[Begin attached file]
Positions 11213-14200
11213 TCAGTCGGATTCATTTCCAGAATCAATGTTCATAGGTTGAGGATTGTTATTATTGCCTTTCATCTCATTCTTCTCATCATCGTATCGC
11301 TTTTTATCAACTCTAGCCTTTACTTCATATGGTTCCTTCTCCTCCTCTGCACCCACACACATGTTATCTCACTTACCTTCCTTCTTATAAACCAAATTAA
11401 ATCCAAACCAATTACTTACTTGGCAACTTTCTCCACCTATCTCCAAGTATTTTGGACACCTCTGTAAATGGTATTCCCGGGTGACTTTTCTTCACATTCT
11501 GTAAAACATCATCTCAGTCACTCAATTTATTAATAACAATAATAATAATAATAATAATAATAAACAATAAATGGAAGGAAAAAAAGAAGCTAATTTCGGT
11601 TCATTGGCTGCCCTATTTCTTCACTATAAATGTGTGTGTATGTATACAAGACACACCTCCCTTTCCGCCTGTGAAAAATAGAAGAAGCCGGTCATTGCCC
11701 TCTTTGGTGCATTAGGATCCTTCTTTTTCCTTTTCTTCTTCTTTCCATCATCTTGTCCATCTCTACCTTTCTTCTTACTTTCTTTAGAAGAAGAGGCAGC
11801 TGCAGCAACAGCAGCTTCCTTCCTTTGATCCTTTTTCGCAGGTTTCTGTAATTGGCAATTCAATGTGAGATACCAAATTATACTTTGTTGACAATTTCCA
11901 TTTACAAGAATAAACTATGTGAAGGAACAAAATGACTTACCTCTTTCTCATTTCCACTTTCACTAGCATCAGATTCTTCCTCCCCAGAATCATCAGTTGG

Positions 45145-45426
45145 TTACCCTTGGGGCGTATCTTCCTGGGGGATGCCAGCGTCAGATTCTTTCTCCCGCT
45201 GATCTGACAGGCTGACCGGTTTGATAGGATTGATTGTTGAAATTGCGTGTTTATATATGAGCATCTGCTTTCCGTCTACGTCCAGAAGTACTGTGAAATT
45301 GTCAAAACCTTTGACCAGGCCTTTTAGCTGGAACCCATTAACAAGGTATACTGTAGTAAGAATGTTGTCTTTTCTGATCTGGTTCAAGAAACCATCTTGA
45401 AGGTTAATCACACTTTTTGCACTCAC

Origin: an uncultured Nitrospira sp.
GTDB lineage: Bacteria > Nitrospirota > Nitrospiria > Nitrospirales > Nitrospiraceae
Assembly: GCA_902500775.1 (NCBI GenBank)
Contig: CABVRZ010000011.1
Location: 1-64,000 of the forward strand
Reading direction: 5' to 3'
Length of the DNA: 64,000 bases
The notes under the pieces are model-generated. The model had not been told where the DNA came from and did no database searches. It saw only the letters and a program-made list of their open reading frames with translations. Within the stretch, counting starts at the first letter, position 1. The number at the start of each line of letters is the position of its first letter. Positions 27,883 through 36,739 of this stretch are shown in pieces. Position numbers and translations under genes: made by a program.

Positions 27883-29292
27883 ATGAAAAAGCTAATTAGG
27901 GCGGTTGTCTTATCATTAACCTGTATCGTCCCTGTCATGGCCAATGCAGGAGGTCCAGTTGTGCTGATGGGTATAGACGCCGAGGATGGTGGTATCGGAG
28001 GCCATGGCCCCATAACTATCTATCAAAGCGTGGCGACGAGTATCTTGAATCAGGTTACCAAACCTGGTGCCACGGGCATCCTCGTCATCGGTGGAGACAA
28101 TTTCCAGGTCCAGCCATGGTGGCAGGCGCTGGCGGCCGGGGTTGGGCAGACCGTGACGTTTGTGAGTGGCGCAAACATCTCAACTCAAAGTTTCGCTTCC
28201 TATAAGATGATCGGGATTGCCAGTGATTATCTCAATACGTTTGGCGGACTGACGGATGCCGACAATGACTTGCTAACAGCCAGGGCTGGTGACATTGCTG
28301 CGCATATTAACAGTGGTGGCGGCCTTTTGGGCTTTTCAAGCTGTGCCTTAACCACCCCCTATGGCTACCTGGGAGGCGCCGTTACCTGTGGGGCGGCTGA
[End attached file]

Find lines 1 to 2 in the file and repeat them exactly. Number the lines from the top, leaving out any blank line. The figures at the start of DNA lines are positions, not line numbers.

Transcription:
Positions 11213-14200
11213 TCAGTCGGATTCATTTCCAGAATCAATGTTCATAGGTTGAGGATTGTTATTATTGCCTTTCATCTCATTCTTCTCATCATCGTATCGC